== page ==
Thomas Whatley

From Hotels of Ballarat
Thomas Whatley
Occupation Publican
Years active 1856-1863
Known for Market Square Hotel
Carriers' Arms
Home town Ballarat

Thomas Whatley was a publican in Ballarat, 1856-1863>

History[edit | edit source]

Whately was a successful miner and was able to bring his parents and grandparents to Australia. His first hotel was the Market Square Hotel opened in 1856. His business partner in the hotel, James Byles, took off with the money and left Whateley with debts.[1]

Whately held the license for the Market Square Hotel in Doveton Street, Ballarat. He had a dubious reputation with the police and the Licensing Court, as on several occasions his application were struck out, or his license terminated.

In June 1857, Thomas Wately's application for a license for the hotel was struck out when he failed to appear at the license hearing:

Thomas Watley, Market-square Hotel, Township. Mr Randall supported the application, and asked for an adjournment for a week, in consequence of the absence of the applicant. He could give no explanation, of the cause of his absence. Struck out.[2]

Whatley was granted a license for the hotel in January 1858.[3] It was renewed in June 1858.[4]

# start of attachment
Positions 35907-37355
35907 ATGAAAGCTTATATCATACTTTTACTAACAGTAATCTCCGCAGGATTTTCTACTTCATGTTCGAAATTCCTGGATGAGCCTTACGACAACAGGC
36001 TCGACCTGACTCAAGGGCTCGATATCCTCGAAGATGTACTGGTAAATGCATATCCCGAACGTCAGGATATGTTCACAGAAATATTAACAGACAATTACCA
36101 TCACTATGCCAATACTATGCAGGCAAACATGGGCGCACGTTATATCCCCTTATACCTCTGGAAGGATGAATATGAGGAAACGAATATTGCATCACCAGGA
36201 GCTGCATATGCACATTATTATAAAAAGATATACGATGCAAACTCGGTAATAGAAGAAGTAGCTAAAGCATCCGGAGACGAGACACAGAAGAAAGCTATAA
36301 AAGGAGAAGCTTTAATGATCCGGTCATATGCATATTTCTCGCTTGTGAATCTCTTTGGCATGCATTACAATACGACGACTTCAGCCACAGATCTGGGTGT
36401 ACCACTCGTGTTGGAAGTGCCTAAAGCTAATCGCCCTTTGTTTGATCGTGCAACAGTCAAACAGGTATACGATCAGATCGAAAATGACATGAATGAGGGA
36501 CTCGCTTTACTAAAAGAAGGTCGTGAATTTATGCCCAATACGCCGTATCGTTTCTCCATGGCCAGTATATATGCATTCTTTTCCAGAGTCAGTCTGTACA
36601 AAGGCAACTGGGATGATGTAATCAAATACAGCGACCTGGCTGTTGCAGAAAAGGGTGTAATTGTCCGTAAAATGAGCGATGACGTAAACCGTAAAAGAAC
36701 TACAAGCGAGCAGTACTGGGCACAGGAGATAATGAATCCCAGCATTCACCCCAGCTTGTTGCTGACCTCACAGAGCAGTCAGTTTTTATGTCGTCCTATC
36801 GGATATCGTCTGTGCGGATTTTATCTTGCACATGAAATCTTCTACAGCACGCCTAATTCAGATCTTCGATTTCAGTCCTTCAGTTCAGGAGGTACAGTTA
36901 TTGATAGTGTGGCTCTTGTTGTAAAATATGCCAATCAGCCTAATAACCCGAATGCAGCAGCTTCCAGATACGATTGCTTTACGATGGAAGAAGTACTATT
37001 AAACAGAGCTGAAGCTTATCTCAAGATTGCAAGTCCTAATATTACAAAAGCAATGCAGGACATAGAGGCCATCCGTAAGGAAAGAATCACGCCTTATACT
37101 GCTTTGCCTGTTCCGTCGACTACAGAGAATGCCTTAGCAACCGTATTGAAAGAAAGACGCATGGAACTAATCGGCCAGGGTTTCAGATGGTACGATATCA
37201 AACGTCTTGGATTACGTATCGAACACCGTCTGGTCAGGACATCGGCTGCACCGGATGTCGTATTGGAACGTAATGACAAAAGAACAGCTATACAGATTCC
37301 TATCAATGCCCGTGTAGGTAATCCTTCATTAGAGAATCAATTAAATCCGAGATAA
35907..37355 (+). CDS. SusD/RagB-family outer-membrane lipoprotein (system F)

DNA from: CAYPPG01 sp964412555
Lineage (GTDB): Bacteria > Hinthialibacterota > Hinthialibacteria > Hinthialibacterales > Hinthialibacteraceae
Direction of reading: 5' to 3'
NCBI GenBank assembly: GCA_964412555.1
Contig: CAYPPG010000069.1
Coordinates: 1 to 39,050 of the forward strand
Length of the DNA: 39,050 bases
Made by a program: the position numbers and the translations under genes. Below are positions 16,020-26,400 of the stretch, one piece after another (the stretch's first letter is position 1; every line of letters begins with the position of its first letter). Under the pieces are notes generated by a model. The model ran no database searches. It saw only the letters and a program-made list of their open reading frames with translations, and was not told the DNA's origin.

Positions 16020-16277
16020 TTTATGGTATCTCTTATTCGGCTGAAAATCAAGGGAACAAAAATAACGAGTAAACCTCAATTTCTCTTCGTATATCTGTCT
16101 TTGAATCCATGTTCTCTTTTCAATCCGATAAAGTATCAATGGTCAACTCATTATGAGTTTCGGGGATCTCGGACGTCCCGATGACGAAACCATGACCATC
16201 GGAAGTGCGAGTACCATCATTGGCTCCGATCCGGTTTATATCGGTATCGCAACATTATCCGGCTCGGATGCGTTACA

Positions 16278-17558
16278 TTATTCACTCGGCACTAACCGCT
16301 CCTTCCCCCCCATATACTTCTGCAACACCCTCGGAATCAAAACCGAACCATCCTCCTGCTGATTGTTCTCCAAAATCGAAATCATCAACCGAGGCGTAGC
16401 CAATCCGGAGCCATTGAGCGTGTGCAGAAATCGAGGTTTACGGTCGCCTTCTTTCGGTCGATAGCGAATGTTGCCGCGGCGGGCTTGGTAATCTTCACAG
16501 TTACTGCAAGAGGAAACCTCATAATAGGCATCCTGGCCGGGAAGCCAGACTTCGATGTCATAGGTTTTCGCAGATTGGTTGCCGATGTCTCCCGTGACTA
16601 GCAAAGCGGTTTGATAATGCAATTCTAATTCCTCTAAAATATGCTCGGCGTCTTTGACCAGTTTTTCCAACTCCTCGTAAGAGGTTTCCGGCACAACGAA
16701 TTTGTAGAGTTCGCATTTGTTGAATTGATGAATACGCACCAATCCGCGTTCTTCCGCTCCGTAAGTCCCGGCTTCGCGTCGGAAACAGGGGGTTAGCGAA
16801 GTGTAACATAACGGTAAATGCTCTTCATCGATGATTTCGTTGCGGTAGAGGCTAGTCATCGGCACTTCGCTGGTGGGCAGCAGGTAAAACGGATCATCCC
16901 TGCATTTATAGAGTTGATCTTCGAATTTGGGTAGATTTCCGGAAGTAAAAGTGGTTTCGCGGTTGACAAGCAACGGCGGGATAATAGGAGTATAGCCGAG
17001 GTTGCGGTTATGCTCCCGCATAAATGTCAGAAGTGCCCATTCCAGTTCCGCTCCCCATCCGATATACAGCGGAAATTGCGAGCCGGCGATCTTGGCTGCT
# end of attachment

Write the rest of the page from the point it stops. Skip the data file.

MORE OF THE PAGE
In June 1862 Whatley was refused a license.[5]

In June 1863 Whatley's license was cancelled in June 1863 after complaints by the police:

"Thomas Whatley, Market Square Hotel, Market Square. Inspector Kabat had objection to the applicant's character, not to the house. The applicant had obstructed the police in the execution of duty, and harbored bad characters. The applicant replied that he could clear his character, and provide sureties. Inspector Kabat thought it impossible. The applicant's daughter had denied to a constable who went to take him into custody, the presence in the house of a man who had stolen certain property in Ballarat, the girl knowing at the time the man was in the house, and it having been subsequently proved that he had been there at the time. The applicant denied the fact. Inspector Kabat said the thing was undeniable. Addressing the Bench - He did not wish to take away a man's bread, but he was bound to report such proceedings, and oppose the granting of the license. The police magistrate announced to the applicant that the Bench had resolved upon refusing to grant his application.[6]

The hotel was later renamed as the Carriers' Arms, was still owned by the descendants of Thomas Whateley, when it closed in 1968.[1]

See also[edit | edit source]

References[edit | edit source]

  1. 1.0 1.1 2019, Cluff, Caleb, 'This Ballarat hotel is all that remains of a once-booming area of industry', Ballarat Courier, 11 February 2019,
  2. 1857 'GENERAL ANNUAL LICENSING MEETING.', The Star (Ballarat, Vic. : 1855 - 1864), 13 June, p. 2. , viewed 13 Aug 2017,
  3. 1858 'DISTRICT POLICE COURT.', The Star (Ballarat, Vic. : 1855 - 1864), 12 June, p. 2. , viewed 13 Aug 2017,
  4. 1858 'DISTRICT POLICE COURT.', The Star (Ballarat, Vic. : 1855 - 1864), 12 June, p. 2. , viewed 08 Aug 2019,
  5. 1862 'DISTRICT POLICE COURT.', The Star (Ballarat, Vic. : 1855 - 1864), 18 June, p. 2, viewed 12 February, 2014,
  6. 1863 'BALLARAT WEST PUBLICANS' ANNUAL LICENSING MEETING.', The Star (Ballarat, Vic. : 1855 - 1864), 12 June, p. 4, viewed 10 February, 2014,

External links[edit | edit source]